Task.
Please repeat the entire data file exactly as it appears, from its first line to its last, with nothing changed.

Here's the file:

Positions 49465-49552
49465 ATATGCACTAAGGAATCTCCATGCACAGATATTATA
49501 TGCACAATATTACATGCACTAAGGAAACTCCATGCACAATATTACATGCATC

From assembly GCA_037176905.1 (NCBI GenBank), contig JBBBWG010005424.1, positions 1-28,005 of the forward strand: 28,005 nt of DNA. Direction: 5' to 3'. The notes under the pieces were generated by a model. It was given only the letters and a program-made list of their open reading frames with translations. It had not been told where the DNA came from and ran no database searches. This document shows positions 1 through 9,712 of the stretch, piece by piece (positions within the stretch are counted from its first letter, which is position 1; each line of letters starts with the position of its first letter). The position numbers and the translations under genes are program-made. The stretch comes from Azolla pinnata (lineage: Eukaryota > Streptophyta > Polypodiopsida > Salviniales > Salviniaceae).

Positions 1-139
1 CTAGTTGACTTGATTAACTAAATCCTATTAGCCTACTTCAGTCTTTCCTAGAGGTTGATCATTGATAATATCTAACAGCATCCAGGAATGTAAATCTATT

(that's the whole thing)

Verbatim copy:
Positions 49465-49552
49465 ATATGCACTAAGGAATCTCCATGCACAGATATTATA
49501 TGCACAATATTACATGCACTAAGGAAACTCCATGCACAATATTACATGCATC

From assembly GCA_037176905.1 (NCBI GenBank), contig JBBBWG010005424.1, positions 1-28,005 of the forward strand: 28,005 nt of DNA. Direction: 5' to 3'. The notes under the pieces were generated by a model. It was given only the letters and a program-made list of their open reading frames with translations. It had not been told where the DNA came from and ran no database searches. This document shows positions 1 through 9,712 of the stretch, piece by piece (positions within the stretch are counted from its first letter, which is position 1; each line of letters starts with the position of its first letter). The position numbers and the translations under genes are program-made. The stretch comes from Azolla pinnata (lineage: Eukaryota > Streptophyta > Polypodiopsida > Salviniales > Salviniaceae).

Positions 1-139
1 CTAGTTGACTTGATTAACTAAATCCTATTAGCCTACTTCAGTCTTTCCTAGAGGTTGATCATTGATAATATCTAACAGCATCCAGGAATGTAAATCTATT